Detection dogs, or sniffer dogs, as they are known, are used by police forces across the world as vital assets in helping detect hidden narcotics, explosive devices, and other illicit products. A program at Penn University, started by the Penn Vet Working Dog Center (WDC) and the Penn Museum, is currently looking into the possibility to use the dogs’ keen ability to identify and distinguish odors to assist in efforts to prevent smuggling of archaeological artifacts.
“Just as a narcotics detection dog can make a drug search that much easier, we’re hoping that these dogs may be able to help law enforcement officials identify antiquities that have been illegally collected,” says Annemarie DeAngelo, training director at the WDC.
The researchers formed a partnership with Red Arch Cultural Heritage Law and Policy Research, an organization that explores strategies to stop the trafficking of cultural heritage artifacts. WDC will be training four dogs to identify the scents of archaeological objects from regions such as Syria and Iraq, where various rebel groups are profiting from the looting of antiquities. Some of these scents will be derived from legally collected artifacts currently in the Penn Museum’s collection.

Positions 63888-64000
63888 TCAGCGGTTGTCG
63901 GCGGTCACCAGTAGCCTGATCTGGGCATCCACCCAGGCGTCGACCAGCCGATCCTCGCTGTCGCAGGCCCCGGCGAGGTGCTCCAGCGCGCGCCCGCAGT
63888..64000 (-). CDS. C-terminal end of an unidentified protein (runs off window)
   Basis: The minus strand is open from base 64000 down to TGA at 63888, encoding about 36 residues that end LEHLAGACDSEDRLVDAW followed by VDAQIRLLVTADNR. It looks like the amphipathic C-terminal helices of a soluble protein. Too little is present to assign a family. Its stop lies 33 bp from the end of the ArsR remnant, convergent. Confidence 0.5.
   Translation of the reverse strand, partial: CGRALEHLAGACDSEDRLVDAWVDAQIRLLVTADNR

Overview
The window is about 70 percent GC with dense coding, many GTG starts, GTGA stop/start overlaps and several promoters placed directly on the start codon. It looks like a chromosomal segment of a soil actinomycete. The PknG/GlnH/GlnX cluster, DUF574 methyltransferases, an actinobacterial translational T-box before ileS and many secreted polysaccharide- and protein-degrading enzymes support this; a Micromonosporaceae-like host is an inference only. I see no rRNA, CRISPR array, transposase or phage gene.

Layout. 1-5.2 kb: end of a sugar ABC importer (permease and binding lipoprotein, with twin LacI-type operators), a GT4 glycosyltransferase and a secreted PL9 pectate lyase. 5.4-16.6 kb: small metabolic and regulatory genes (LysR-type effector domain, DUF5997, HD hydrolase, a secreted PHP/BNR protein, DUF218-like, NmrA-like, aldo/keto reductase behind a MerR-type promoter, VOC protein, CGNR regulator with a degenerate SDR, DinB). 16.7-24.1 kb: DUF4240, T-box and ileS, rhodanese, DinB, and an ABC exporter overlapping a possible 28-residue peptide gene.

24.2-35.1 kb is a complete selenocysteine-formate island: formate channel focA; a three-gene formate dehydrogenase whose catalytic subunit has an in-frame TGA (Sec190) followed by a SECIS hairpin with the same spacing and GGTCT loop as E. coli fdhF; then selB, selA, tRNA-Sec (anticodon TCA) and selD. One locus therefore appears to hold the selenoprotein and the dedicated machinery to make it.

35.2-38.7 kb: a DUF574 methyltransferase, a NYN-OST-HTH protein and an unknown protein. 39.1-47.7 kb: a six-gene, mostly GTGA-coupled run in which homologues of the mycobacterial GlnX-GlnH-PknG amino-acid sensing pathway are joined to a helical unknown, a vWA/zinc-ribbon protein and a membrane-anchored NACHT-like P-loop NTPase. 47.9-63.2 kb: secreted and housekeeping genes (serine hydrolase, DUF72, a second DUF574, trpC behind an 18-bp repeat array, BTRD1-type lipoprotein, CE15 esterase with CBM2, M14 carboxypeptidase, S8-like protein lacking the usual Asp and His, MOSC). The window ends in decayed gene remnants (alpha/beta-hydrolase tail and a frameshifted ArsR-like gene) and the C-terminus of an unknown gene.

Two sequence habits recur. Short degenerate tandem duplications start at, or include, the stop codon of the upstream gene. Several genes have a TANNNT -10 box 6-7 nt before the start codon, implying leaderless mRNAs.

Smuggling of recently excavated archaeological artifacts has become a rampant practice in the Middle East in the last several years and is frustratingly difficult to stop. Ancient objects like coins or cylinder seals, looted from archaeological sites, are small enough to be concealed in a pocket, making them a low-risk prospect for smugglers, who profit from a high markup after the artifacts enter illegal markets in places like the U.S., Germany, and Japan.
Ricardo St. Hilaire, Red Arch’s executive director, first got the idea of enlisting dogs in the effort to root out antiquities smuggling after hearing about a K-9 team’s work leading to a bust of electronics equipment.
“I thought to myself, ‘Well that’s interesting,’” St. Hilaire says. “If dogs could search out electronics, I wondered if they could do the same thing with antiquities.”
In the initial stages of the study, trainers will focus the dogs’ attention on detecting objects from the Fertile Crescent region of modern-day Iraq and Syria. Rather than using the objects themselves, researchers will place absorbent material with the artifacts to absorb their scent, then use the material for training.
The “incredible collection” of the Penn Museum is a boon to this work, says Otto, and provides an array of scents to enable the dogs to attempt to discriminate among artifact types and collection locations.